For the past semester and a half, junior Will Matheson has been trying his hand at a new hobby: translation. When Matheson’s grandfather Roger Martinez died, he left behind a transcript, over one hundred pages long, titled “Memorias de Mi Vida”. Because of its title, which translates into “memories of my life,” Matheson assumed the manuscript was a personal memoir. He chose to translate the text, in part because he wanted to know his grandfather better.
“He had dementia,” Matheson said. “He stopped being present when I was about twelve.”
Matheson described his decision to jump into the project as “hasty.” He had recently switched his major from Creative Writing to Spanish, and he wasn’t sure if he would be qualified to translate the text. However, he wanted to be able to give the translated version to his family members, who only speak English.
Matheson partnered with the Murphy Foundation and, with the aid of Dr. José Vilahomat, began translating the manuscript. He was surprised to find that the text was not his grandfather’s memoir, but a fictional account of the life of Casimiro Roca, a Spanish-born priest. Roca was known for restoring the Santuario de Chimayó, a Roman Catholic Church and famous pilgrimage site located in New Mexico. “So far,” Matheson said, “it’s about Roca’s early life—family life, country life, going to church and religious festivals.”
While the manuscript is a piece of fiction, Roca and Martinez share a few similarities, such as Spanish heritage and a religious zeal. While Matheson isn’t directly reading about Martinez’s life, he is learning about him through the subjects his writing deals with.
“[My grandfather] was a very spiritual guy,” Matheson revealed. “He was a member of the Knights of Columbus. I think the setting [of the text] is interesting to him—like, a small town, family, community, religion—those are things that he cared about.”
Born in Colorado, Martinez was an American, but Spanish was his first language and he spoke it as well as if he had been from Spain. He also had a master’s degree in Spanish Literature, and he was a Spanish teacher. He spent time in Spain as a member of the U.S. Army Reserve. His command over the language causes Matheson to question his own translating abilities.
“He spoke a technical, poetic Spanish. I wish I had more aptitude with the language to really appreciate him as a writer,” Matheson said. “The more you learn about a language, the more you realize what you’re missing.”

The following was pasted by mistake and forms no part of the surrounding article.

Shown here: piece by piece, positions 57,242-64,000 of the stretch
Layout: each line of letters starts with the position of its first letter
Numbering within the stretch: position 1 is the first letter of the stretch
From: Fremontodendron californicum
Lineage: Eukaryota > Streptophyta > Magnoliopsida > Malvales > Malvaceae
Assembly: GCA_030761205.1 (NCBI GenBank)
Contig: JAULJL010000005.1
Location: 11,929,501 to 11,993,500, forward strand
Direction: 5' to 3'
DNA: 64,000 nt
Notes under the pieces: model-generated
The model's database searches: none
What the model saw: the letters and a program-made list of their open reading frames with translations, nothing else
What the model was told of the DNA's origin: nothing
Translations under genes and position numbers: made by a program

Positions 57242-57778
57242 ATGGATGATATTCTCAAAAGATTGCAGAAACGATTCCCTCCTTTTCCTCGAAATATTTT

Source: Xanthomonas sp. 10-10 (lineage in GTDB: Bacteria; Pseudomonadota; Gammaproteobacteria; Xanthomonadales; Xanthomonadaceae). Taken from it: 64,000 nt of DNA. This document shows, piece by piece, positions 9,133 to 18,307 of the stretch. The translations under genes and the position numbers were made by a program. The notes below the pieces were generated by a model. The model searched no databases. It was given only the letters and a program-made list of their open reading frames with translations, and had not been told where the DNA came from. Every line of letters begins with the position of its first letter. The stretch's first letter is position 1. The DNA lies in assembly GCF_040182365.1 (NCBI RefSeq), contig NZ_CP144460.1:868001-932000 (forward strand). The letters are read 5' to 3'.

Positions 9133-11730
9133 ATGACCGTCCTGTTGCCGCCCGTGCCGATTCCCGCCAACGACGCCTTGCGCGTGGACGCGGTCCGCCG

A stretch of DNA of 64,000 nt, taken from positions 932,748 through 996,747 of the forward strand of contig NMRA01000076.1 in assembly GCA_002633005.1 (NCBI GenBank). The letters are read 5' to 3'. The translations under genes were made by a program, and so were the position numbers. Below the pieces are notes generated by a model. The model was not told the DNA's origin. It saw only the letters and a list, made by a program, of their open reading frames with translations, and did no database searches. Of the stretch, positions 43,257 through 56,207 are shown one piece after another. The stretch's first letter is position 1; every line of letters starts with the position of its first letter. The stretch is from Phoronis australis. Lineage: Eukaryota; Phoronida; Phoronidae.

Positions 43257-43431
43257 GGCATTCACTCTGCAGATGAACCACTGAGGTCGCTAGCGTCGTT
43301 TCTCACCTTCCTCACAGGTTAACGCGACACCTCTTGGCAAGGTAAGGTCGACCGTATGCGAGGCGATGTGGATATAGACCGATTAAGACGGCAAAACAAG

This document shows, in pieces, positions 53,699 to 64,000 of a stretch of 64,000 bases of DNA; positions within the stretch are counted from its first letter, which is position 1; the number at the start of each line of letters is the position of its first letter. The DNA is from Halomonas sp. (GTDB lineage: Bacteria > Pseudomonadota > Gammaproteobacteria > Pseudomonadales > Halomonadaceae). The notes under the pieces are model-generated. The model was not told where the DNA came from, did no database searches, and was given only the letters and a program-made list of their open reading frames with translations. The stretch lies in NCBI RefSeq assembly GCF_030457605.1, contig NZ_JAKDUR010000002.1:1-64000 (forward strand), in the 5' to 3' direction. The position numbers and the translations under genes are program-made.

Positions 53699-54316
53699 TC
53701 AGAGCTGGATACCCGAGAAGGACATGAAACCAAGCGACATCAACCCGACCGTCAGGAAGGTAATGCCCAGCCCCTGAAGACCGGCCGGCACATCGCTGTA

Matheson, who has no previous translation experience, admits that he struggles with the project. Working as a Spanish student, not someone fluent in the language, he worries about capturing the meaning of each sentence while still maintaining its style. He points out that a lot of Spanish words and phrases don’t have English counterparts, and that he often finds himself stuck inside of a lexical gap. He estimates that he’s dedicated twenty or thirty hours to translation. He’s only on page three.
“You have to make so many decisions. Every word is a decision,” Matheson said. “But you kind of learn through experience a little bit.”
Matheson meets with Dr. Vilahomat every week to review his most recent translations. Sometimes his work receives approval, but sometimes it needs correction.
“[Dr. Vilahomat] is really helpful as a cultural reference. I could not have done this without him,” Matheson said.
Aside from the language, Matheson also hits roadblocks in the manuscript itself. It’s typewritten in small print, which makes it difficult to read, and it’s littered with typos and smudges. Sometimes Matheson has to determine if the word he’s trying to translate is written correctly, or if he’s wasting his time on a typo.
“Some typos are easy to catch, like ‘Dimingo’ instead of ‘Domingo’, but some are harder, especially if I’m not familiar with the word,” Matheson said.
Matheson also suspects that the manuscript is a first draft. “It definitely feels fresh off the hand,” Matheson said. “It doesn’t feel like he edited it a lot.”
Matheson predicts that he won’t finish translating “Memorias de Mi Vida” for another few years, at least not until he’s graduated. He hopes to revisit and edit his translation when he has better command of the Spanish language. However, he doesn’t think it will be seen outside of his family.
“I doubt that it will be publishable,” Matheson said. “My dream for it would be to finish it and then give it to my grandma.”
This story originally appeared in the April Print Edition of The Profile
Photo credit: Konrad Witkowski